The city will trade an acre of land near Tilden Road to First Baptist Winter Garden in exchange for right-of-way needed for the Dillard Street project.
Winter Garden commissioners approved an agreement to acquire right-of-way necessary for the upcoming Dillard Street improvement project.
The agreement discussed during the Jan. 14 City Commission meeting includes a land swap, acquisition of property and option agreement. It involves trading city-owned land near Foundation Academy’s Tilden campus for an 888-square-foot right-of-way from First Baptist Winter Garden.
According to city documents, the right-of-way in question — located at the northwest corner of Plant and Dillard streets — is needed for a roundabout in conjunction with the Dillard Street project. After the roundabout is built, city staff said, that area will be used for trail right-of-way, as well as sidewalks, signals, landscaping and signage.
“Here’s one of the keys when you build these roundabouts and what requires you to take so much land,” City Manager Mike Bollhoefer said. “To make those crosswalks safe, you really need to move them a certain distance from the roundabout. By designing these crosswalks safely, it takes up a little bit more land, but you cannot move it in any closer because then you lose that safety factor. … Roundabouts are great, but the problem with roundabouts that people find is they take up a lot of land, and that’s the tricky part. If you try to minimize the land they take up, they’re no longer safe.”
With acquisition of the right-of-way, the church will be losing one driveway access point and four parking spaces at its Plant Street campus. However, city staff said, that’s where the land swap comes into play.
The city owns 4.14 acres of land south of Tilden Road, which it had purchased for future retention ponds for any road widening in the area. The church’s school, Foundation Academy, is undergoing expansion and needs that land for its retention needs.
“They suggested — and we agreed — to work on a situation to deal with solving our problem getting the right-of-way and theirs getting the pond back,” said Ed Williams, the city’s planning consultant. “We are trading one acre of land we had purchased for the land being given at Dillard and Plant, as well as the damages caused by closing the driveway, losing the parking spaces and avoiding the costs of all the condemnation fees by going to court. That one acre equals the amount we were paying the for the right-of-way, all the damages and all the costs that they were going to assume on that.”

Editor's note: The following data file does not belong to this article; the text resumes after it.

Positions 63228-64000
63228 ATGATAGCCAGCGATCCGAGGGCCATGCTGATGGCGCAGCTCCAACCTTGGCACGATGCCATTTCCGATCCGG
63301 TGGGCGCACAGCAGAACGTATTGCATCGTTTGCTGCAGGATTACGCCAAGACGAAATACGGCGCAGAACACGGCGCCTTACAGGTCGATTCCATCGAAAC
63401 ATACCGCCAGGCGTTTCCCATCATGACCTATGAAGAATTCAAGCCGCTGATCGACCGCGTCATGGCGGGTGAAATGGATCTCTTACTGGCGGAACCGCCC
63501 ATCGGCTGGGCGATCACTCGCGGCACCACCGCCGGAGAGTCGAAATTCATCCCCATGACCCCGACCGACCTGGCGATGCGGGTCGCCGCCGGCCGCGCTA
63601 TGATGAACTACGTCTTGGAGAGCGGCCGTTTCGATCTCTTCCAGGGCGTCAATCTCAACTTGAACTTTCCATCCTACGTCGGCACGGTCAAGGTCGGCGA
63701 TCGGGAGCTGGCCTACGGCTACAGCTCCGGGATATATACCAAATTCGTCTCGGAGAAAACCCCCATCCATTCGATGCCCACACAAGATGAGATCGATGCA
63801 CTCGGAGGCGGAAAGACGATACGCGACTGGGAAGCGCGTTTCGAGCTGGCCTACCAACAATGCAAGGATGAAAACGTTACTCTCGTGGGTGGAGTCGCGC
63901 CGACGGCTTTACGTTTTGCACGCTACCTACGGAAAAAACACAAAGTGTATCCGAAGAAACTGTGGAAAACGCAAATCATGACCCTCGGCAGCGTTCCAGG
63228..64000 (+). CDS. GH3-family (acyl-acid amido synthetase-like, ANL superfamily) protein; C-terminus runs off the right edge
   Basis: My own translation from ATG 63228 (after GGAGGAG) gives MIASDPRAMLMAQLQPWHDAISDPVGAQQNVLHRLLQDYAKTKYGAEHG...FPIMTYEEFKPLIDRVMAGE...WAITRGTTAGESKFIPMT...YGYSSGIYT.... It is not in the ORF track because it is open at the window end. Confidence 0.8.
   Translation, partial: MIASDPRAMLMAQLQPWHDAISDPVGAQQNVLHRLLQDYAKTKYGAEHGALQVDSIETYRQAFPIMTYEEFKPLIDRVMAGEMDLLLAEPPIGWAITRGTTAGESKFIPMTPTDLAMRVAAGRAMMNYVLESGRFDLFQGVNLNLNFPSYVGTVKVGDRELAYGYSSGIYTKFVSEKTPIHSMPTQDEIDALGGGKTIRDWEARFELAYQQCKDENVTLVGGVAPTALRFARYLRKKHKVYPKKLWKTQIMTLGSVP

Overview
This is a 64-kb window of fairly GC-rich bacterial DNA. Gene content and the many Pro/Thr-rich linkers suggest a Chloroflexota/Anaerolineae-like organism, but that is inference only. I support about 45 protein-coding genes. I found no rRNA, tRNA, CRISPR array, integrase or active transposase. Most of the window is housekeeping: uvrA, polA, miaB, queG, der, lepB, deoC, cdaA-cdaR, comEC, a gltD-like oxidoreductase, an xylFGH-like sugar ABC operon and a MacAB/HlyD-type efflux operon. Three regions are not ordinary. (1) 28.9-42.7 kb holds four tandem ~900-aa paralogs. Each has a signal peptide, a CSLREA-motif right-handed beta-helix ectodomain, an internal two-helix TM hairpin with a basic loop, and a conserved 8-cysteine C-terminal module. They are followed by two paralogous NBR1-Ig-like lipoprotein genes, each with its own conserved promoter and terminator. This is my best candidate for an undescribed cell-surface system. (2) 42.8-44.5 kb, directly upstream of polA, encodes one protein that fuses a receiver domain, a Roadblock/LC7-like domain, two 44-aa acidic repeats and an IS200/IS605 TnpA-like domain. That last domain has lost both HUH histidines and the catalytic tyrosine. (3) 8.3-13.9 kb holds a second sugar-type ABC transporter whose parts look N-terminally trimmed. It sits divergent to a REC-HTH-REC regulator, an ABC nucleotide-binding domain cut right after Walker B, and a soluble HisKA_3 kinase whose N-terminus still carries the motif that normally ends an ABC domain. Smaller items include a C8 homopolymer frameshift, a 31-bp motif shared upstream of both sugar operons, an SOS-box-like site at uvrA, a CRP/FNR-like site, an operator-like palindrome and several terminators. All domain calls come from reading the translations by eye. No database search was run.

Williams said the church had previously purchased a .8-acre easement there from the city, and they also need another 1.67 acres of the 4.14-acre property. Along with the 1-acre parcel of land the church will acquire for the school’s expansion project, that comes out to 3.47 acres.
“The contract we have in front of you allows for them to purchase that (1.67 acres) now and pay it over time as income comes into them from their school situation,” Williams said. “All of these costs are at what we paid for the land. They are not getting any discount from what the value of our property is that was purchased with taxpayer money. That left us with a small remainder of 0.67 acres that they’re not sure if they need it or not.
“They have put in the contract — and we agreed — to have them option that 0.67 acres,” he said. “That covers the entire 4.14 acres, it gets us the right-of-way that we need, it gets them the land they ned to allow for their expansion of the school, and yet it refunds and gives us the money we paid for that land.”
Williams said the church can exercise the option to purchase the 0.67 acres in the future.
He added that Dillard Street project engineers were careful to try and minimize disruptions to the church’s Plant Street campus.
“The church did not feel like that encroachment caused them irreparable harm,” Williams said. “We’re paying them for the parking spaces and loss of the access.”
As for the rest of the Dillard Street project, Bollhoefer added, city staff has been negotiating with every property owner whose land will be impacted.
“Everyone has been notified, and we are close on all of them,” he said. “We feel pretty good about every intersection. We shifted these all different directions … to try and minimize the impact on everyone.”